The Department for Education and Skills' attempt to include "value-added" indicators in forthcoming performance tables is to be applauded. But further scrutiny reveals they are less than fair to many schools.
Unfortunately a level 5 "ceiling effect" prevents the recognition of value added for a significant group of children. For example, a child attaining level 3 for all tests at the end of key stage 1, and, four years later, level 5 at key stage 2, is awarded a value-added level of... zero. This suggests that the child has progressed at the rate expected; however, the measure does not allow for extended value, which for many of these children would be the case.
Imagine an ideal school scenario where every child in a year group achieves level 3 in all KS1 tests; effective teaching in KS2 culminates in the same group achieving all level 5s at KS2. The aggregate value-added for this perfect situation would be a "satisfactory" zero.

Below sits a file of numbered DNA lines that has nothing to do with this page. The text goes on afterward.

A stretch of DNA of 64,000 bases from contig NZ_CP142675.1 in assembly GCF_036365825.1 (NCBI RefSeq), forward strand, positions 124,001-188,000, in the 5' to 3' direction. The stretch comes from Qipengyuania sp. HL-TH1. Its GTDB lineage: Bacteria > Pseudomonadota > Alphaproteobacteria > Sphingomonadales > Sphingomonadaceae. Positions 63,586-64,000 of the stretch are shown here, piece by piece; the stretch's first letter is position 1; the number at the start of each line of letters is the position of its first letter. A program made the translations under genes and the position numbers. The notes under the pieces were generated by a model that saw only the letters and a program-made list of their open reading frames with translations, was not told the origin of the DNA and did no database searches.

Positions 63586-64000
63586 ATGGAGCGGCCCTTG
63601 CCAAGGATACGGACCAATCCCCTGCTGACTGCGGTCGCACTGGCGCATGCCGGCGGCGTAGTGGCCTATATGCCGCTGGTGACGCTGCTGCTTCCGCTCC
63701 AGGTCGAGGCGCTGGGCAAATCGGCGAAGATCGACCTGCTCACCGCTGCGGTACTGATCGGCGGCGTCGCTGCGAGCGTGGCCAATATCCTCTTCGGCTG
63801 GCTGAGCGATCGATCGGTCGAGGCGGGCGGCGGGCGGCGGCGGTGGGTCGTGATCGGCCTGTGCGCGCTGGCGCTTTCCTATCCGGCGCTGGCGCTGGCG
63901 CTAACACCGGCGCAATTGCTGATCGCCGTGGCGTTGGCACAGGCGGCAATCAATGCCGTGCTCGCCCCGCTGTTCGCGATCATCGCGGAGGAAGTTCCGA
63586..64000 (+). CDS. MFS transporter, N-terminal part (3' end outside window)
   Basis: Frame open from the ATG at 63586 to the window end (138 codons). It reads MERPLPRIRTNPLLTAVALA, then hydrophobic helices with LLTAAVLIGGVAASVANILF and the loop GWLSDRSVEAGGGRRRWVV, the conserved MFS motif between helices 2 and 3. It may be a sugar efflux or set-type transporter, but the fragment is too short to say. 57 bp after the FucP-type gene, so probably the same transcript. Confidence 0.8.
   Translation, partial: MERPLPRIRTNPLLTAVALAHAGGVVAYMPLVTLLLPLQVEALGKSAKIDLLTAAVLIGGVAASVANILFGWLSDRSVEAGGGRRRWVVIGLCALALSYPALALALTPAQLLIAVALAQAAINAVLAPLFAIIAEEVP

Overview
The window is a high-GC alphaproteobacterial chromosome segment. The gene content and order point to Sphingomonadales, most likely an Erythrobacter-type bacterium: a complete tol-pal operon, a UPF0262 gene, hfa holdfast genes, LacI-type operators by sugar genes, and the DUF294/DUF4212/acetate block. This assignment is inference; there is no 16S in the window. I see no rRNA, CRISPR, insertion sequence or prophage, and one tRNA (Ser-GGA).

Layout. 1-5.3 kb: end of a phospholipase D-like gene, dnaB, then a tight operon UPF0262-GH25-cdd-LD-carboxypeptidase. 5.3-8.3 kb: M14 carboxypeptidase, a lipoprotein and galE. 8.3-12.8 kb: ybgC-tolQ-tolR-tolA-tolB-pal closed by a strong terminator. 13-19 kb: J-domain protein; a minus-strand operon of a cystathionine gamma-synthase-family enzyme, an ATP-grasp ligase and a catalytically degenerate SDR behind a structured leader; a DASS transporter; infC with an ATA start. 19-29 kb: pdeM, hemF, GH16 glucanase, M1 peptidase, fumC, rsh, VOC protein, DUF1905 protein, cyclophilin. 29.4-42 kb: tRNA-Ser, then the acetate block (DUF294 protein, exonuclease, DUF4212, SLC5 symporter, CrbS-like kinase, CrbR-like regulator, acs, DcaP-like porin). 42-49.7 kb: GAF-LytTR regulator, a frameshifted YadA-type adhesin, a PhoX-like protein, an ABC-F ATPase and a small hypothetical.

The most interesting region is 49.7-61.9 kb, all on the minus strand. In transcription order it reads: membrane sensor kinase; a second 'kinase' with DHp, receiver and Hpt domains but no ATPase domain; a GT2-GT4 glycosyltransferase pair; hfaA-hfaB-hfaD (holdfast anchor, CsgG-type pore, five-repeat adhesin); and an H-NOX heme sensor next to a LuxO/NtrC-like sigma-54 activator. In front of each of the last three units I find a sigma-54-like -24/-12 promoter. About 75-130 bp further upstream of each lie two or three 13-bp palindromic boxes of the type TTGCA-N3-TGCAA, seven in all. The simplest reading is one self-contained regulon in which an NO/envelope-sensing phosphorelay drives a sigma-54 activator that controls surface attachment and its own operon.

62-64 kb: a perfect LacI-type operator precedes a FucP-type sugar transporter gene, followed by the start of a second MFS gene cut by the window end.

It should also be acknowledged that schools with high value-added indicators on this analysis may be harbouring a less than effective KS1 department.
Although schools will be able to reconcile these flawed measures professionally, in the public arena the tables will, once more, lead to misunderstanding and misinterpretation, particularly from parents and governors.
George Barber Head Yarm county primary school Spitalfields Yarm Stockton-on-Tees